Сlimatic Zones of the NSR        

Сlimatic Zones of the NSR

(from Navigational Book 4151; translated from Russian)


Main factors influencing Arctic seas meteorological conditions are the following:

1) Specific character of solar radiation (polar day and polar night);

2) Character of atmospheric circulation;

3) Inhomogeneous underlying surface, which is caused by the presence of inland and drift ice, by the influence of warm waters from the Atlantic and Pacific Oceans, by the water inflow from Siberian rivers, and by topography.

The NSR crosses three climatic zones, as follows:

1. Atlantic Area (Barents Sea, western part of the Kara Sea and part of the Arctic Ocean extending to the north of the Barents and Kara Seas): Characteristic for this area are high occurrences of atmospheric lows (Polar Lows) and disturbed weather in winter, and dull weather with frequent fogs and precipitation in summer.

2. Siberian Area (the eastern Kara Sea, Laptev Sea, western part of the East Siberian Sea). This area is influenced by the Siberian Low in the winter: Winter air temperatures are lower here than in surrounding areas, and these temperatures are almost the same through the whole area. In summer air temperature rises considerably in the southern part of the area, especially near the continental coast, while in the northern part air temperature remains low.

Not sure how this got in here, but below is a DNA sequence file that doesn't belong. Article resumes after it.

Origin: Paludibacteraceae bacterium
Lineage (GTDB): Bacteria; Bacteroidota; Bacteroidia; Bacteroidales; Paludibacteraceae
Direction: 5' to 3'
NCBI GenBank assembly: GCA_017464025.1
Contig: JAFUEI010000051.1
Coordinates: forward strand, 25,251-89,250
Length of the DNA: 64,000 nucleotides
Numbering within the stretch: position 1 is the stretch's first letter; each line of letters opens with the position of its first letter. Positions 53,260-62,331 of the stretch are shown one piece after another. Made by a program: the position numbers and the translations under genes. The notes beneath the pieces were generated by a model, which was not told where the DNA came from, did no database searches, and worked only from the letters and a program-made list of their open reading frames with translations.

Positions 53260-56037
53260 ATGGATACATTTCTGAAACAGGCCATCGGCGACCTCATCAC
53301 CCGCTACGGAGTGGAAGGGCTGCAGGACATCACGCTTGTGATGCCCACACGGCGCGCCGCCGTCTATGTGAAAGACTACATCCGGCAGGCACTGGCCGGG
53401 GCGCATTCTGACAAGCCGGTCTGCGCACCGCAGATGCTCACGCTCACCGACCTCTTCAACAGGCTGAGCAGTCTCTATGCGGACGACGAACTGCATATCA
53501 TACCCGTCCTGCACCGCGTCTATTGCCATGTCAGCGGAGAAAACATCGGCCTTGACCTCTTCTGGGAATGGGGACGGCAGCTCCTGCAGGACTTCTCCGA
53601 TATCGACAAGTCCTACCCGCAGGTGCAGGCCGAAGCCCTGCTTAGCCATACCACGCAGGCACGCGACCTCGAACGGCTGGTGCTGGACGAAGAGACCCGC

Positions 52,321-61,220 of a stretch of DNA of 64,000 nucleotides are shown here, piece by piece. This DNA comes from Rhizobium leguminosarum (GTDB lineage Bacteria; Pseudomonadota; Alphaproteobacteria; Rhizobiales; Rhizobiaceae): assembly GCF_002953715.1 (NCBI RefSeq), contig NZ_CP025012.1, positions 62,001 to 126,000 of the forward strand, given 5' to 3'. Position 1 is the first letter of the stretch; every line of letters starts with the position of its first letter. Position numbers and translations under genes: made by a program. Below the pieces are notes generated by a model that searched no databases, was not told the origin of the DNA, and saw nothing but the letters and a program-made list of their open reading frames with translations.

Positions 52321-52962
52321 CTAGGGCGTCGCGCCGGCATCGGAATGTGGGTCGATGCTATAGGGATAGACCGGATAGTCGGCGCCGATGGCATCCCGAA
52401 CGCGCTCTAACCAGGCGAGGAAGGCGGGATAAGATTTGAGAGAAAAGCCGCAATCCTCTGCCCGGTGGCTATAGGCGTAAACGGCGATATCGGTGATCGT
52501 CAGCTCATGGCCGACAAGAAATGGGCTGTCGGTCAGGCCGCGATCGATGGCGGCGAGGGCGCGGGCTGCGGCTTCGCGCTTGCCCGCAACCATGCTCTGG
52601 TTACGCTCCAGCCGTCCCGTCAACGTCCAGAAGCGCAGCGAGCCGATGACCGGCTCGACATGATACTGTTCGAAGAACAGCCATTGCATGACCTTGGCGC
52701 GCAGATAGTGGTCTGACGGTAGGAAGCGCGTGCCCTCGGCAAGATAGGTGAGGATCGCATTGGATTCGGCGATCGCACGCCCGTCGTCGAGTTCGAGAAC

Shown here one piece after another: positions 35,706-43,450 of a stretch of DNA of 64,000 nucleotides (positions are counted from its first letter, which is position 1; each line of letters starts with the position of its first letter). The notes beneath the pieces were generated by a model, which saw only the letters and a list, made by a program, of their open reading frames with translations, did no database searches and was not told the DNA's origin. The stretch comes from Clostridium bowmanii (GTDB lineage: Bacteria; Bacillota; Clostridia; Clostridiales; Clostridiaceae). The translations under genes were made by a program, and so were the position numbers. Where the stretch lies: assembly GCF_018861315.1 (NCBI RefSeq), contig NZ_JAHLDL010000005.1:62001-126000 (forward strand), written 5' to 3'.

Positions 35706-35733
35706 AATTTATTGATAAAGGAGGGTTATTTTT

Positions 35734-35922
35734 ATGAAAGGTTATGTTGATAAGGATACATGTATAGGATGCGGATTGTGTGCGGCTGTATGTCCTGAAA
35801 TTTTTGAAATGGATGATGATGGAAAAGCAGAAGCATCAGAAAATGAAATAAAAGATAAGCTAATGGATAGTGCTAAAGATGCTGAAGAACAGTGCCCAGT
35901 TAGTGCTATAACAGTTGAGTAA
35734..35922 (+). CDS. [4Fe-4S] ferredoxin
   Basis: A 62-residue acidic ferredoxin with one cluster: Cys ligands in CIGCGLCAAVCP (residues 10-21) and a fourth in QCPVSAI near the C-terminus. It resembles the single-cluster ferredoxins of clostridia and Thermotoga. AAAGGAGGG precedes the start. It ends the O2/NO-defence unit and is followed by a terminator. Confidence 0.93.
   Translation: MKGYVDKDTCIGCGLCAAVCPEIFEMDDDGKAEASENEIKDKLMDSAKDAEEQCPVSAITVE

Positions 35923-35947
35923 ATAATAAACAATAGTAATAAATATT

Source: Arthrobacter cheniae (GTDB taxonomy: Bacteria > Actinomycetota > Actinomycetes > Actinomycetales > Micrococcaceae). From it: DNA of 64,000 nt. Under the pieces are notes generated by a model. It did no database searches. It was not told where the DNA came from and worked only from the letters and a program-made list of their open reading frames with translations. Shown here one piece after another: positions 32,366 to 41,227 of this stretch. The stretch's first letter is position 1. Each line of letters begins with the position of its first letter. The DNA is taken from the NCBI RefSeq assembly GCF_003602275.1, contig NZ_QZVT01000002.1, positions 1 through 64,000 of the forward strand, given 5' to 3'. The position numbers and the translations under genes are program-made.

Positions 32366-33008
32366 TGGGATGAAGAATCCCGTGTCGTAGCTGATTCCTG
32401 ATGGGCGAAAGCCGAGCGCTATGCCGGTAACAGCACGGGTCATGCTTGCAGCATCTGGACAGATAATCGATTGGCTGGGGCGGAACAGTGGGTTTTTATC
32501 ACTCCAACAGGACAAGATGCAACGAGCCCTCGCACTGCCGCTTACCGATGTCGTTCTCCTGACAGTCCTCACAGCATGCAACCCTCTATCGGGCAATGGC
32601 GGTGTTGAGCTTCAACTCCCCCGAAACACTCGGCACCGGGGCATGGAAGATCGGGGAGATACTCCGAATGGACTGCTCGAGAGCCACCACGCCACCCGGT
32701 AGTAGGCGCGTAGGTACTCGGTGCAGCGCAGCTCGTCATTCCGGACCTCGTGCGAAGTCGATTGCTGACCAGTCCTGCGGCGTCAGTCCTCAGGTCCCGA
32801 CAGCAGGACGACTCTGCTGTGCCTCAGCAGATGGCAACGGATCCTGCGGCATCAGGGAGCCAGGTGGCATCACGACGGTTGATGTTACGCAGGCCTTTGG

3. Pacific Area (eastern part of the East Siberian Sea and the Chukchi Sea): This area is strongly influenced by Pacific Lows in winter. Air temperature is higher, and wind strength and amount of precipitation are greater here than in the surrounding areas. Summer is marked by the highest rate of atmospheric lows for the NSR, and by considerable air temperature fluctuations. In the southern part of the area fog occurs more frequently than in adjacent regions.

Wind, visibility and air temperature are meteorological factors directly affecting navigation. Polar stations provide regular data on wind, visibility and air temperature. However, data from the coastal stations do not always reflect meteorological conditions along the route itself. To try to compensate for this results of analysis of atmospheric circulation peculiarities and of synoptic processes have been used along with the data from the polar stations when describing meteorological conditions along the NSR.


    State hydrographic department of the Ministry of Transport of Russian Federation, 1996, Сlimatic Zones of the NSR, .©

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